In their native Peru alpacas are used to temperatures ranging anywhere from 30 to 60 degrees Celsius but extreme heat and cold kill them. Extreme weather is an important reason to provide alpacas with adequate shelter. For shelter alpacas should have a barn or a three-sided shed which faces away from the wind and can be closed up during bad weather.
Within their housing alpacas need a layer of bedding such as hay or straw in order to lay down and keep insulated from the cold ground. This bedding is crucial for crias, because they don’t have as much fiber and might have more trouble staying warm.
Heat is usually more of a problem for alpacas than the cold so an adequate shelter will be especially important during the hot summer months. A combination of shade and adequate ventilation is necessary within the shelter in order for alpacas to effectively cool themselves and prevent heat stress. Fans blowing across the shelter at floor level is most effective because an alpaca’s thermal window is located at the belly area. The use of misters or water sprinklers is also effective.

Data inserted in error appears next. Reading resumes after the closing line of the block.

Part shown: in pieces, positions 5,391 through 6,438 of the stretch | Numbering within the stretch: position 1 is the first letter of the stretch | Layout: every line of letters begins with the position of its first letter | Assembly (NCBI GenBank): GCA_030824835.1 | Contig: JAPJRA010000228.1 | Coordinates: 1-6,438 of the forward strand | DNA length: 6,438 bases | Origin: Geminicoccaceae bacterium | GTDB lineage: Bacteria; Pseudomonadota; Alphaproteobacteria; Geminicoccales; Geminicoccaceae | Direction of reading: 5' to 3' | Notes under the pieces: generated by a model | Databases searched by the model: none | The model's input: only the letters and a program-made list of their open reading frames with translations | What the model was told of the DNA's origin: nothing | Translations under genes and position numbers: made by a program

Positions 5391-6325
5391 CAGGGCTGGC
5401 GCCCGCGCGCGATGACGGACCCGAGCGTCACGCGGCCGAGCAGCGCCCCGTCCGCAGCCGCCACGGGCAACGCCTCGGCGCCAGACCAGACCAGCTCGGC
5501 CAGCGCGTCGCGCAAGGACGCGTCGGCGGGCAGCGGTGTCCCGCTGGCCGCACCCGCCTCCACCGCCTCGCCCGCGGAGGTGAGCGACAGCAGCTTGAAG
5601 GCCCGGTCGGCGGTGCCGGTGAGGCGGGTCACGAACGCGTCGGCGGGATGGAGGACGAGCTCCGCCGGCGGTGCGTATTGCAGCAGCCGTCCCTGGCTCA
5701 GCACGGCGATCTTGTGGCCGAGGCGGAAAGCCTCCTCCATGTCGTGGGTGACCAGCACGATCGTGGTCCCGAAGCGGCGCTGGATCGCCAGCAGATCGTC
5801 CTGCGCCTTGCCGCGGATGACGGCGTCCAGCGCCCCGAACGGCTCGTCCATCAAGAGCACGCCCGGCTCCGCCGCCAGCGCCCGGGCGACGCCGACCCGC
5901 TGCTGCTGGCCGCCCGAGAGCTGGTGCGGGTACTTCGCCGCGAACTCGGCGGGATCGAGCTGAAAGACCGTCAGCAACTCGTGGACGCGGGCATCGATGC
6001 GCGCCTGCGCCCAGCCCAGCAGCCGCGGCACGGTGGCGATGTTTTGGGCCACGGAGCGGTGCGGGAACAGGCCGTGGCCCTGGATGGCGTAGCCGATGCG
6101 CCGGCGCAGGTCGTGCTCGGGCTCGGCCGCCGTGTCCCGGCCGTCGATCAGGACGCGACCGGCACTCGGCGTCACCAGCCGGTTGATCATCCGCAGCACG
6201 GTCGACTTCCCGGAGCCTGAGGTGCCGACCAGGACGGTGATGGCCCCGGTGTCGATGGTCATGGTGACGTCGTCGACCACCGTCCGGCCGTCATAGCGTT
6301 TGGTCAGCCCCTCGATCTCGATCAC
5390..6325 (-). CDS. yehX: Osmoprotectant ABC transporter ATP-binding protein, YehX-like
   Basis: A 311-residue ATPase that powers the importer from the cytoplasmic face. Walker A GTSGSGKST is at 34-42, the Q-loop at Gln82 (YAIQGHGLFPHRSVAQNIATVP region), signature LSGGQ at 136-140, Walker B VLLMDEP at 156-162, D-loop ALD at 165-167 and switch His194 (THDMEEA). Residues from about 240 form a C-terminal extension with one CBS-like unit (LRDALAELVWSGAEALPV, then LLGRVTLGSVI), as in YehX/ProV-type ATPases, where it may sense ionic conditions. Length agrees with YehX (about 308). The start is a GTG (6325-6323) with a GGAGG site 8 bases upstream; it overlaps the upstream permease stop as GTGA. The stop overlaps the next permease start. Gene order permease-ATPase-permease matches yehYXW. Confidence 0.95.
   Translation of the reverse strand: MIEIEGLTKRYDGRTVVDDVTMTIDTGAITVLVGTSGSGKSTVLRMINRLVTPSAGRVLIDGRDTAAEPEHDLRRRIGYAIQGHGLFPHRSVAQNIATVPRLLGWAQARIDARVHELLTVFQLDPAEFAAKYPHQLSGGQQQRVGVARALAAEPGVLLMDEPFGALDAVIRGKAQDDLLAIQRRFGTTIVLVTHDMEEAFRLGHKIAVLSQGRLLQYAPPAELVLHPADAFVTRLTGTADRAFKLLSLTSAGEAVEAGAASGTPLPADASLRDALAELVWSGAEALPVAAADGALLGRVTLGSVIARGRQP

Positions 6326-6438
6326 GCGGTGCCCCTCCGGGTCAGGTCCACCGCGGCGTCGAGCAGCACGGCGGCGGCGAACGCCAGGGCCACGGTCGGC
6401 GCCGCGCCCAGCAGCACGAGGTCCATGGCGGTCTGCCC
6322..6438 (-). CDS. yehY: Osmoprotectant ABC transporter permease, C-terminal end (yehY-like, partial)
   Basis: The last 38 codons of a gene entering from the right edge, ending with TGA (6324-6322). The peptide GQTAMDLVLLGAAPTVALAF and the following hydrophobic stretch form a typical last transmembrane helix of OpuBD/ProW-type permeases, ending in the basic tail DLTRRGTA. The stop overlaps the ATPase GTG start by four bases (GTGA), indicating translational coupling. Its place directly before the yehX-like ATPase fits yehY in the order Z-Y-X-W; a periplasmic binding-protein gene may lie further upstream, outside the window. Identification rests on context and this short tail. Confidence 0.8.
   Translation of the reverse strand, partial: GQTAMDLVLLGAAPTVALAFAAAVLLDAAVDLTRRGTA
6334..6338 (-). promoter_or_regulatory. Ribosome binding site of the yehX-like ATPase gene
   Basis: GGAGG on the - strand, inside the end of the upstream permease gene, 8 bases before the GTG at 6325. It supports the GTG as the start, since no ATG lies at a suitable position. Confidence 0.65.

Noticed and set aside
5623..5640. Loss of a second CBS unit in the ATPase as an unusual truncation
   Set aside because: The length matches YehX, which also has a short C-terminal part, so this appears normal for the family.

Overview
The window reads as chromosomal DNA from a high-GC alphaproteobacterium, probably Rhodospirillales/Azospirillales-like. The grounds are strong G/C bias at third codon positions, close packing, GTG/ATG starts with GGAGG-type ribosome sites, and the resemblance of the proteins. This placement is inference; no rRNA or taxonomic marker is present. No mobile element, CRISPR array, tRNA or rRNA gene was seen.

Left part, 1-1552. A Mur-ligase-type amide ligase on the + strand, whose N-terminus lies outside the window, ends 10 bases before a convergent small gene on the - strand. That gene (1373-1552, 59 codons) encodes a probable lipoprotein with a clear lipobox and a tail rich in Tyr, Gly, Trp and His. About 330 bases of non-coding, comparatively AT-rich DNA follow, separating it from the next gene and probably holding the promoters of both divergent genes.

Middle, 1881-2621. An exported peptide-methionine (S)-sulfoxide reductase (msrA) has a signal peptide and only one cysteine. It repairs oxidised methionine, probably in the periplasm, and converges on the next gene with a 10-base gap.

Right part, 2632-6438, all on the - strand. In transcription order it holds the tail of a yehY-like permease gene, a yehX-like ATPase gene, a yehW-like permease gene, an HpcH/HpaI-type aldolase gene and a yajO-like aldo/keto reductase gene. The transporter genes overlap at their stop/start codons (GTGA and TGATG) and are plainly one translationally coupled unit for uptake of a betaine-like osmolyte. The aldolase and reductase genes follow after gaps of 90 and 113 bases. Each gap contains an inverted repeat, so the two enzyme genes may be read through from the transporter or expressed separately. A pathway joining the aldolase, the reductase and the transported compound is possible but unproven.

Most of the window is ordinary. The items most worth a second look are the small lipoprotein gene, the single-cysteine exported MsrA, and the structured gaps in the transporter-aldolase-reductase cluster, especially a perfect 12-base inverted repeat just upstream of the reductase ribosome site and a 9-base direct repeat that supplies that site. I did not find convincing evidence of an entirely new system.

Alpacas are herd animals that require the companionship of other alpacas to thrive. A healthy ratio is anywhere from five to 10 alpacas per acre of land. Malnutrition starts to crop up when a living space becomes overcrowded and some alpacas start to get thin despite having regular access to adequate food and water. It is not known exactly why this happens but the belief is that it’s related to stress associated from social hierarchy among the herd and lack of personal space boundaries.